What Size Scope Rings Do I Actually Need?

Most new shooters and hunters ask themselves the question, ‘what size scope rings do I actually need’, and face problems measuring their scope ring size.

Here I provided a formula to help you determine the ideal ring size for a particular type of rifle.

But the calculated figure will vary a little depending on the types of chassis you measure for.

If hunting at night then consider a nighttime scope.

Q: What size scope rings do I need for my rifle?
A: It depends on your rifle size, model, and some other components.

Standard Evolution chassis – (Real objective diameter)/2 + 0.9 – (action diameter)/2 – base length = Obligated ring height

Evolution HD/Carbon chassis – (Real objective diameter)/2 + 1.05 – (action diameter)/2 – base length = Obligated ring height

* All the units are in inches. The right height is measured from the top of the base to the scope centerline. Slopped bases sum up .035” to highlight every six inches objective prolong from the base.

To make easier the calculation, we are going to put some number to get a result for a particular rifle scope ring.

Also Read: 34mm scope rings to buy

For example, you have an objective lens with 50 mm in diameter. If you convert that into inches, it will come 1.69 inches if you have a rifle with 1.35 inches action diameter. (For example Remington 700 SA).

The scope base is not sloped and has .350 inch height from the bottom of the plate to the plane in-between the risers on the Picatinny rail.

So, our example and the equation demand, we need .855 inches of ring height.

The scope we are talking about has a 30 mm tube. So you need a scope with the same dimension- 30 mm which have 1.18 inches height. The extra lens perfect for the lens cover.

Different types of riflescope rings


Here some different kinds of rifle scope ring that is used with different models for various tasks.

Weaver style rings and bases

Weaver style is the most common types of scope mounting system. In this style, the mounting system uses a 7/8 inch flat, broad base with crosswise recoil slots.

The base’s recoil slots are the exact size to fit Weaver-style rings what have corresponding sized recoil lugs on the bottom of them the two parts of the mounting system fit together like a jigsaw puzzle and prevent any movement from the recoil.

Weaver style base made of aluminum and steel and come with one/two pieces. The scope can be sue with a different gun or remove from gun maintenance to travel. The corresponding recoil lugs and recoil slots on Weaver bases on Weaver rings are .180 Inches wide.

Picatinny /1913 rings and mounts

The Picatinny rings and bases are almost like Weaver style ring and base, but the main difference in them is the width of the recoil lugs on the bottom of them.

These rings are designed and manufactured by the special outlined by USA Navy. Military also use that scopes.

The recoil slots and the recoil lugs are thicker than the Weaver base and rings- .206”wide. Still, Weaver rings are fit in Picatinny bases, but Picatinny rings are not fit Weaver bases.

Leupold Style bases and rings

Leupold style bases are different from the other two above. Different manufacturers make their version of Leopold types of riflescope mount and rings.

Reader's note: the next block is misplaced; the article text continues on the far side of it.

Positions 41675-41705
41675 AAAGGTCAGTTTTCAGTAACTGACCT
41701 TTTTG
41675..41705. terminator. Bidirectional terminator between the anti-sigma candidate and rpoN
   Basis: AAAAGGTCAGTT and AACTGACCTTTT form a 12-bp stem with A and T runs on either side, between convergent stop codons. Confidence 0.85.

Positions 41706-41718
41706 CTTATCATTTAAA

The plates of this style come in one or two-piece. These are made of steel, very sleek and robust. These are very reliable and trouble free.

The two halves of Leupold rings are assembled loosely. You will need a scope ring tool/screwdriver handle/one-inch wooden pole to insert between the pieces to gain leverage to turn the ring into the base. You can do that by hand.

Leupold mounting system is not easy to detach like other styles. The top half of the rings need separate to remove it from the scope.

.22 rings,  3/8” dovetail bases, and rings

The dovetail rings are usually used in grooved receivers, and the receivers are found on .22 rifles/airguns. These are consist of cust in the top of the gun and run lengthwise along with the gun.

The cuts in the weapon top are deep enough for a class of dovetail rings to grip firmly on the gun and also a firm connection with claws of a dovetail rings.

A 3/8” base screwed onto the receiver instead of having it grooves cut into it. This type of rings used because the mental on the receiver is not thick enough.

3/8″ dovetail rings come in a variety of sizes which circular diameters to hold a scope with the main tube of 30mm, one inch, 7/8″, 3/4″, or others. Some standard 22 rings can be referred to as a “one-inch tip-off,” a “one inch 22 ring”, or a “one inch 3/8″ dovetail ring.”

The dovetail rings 3/8” come into different sizes. They can circulate diameters to hold the scope with main tubes like 30 mm, 1”, 7/8”, ¾,” etc.

Few standard 22 rings can be referred to as “one-inch tip-off,” “one inch 22 ring”, “one inch 3/8″ dovetail ring,” etc.

Some drove receiver is usable with Weaver-style bases; these are drilled and tapped already. If your rifle has been designed to adopt a broad base, then these rings will get more area to grab.

Extension rings

All different designs you can find in extension rings. It allows you to make a shorter mounting distance between your scope rings. If you want to mount a short scope on a weapon with a longer receiver you may need extension rings.


Now you know all kind of rings for rifle scopes and how to measure the ring also. You should take some time to make study or research to learn about different rings from different manufacturers, their features, price, etc.

If you get a perfect rifle scope with proper mounting system, transport the entire thing on hunt or travel, different swap scopes for different purposes will e lot easier. And the best thing is you would get too loose zero, but still have the best mounting system to use every time.

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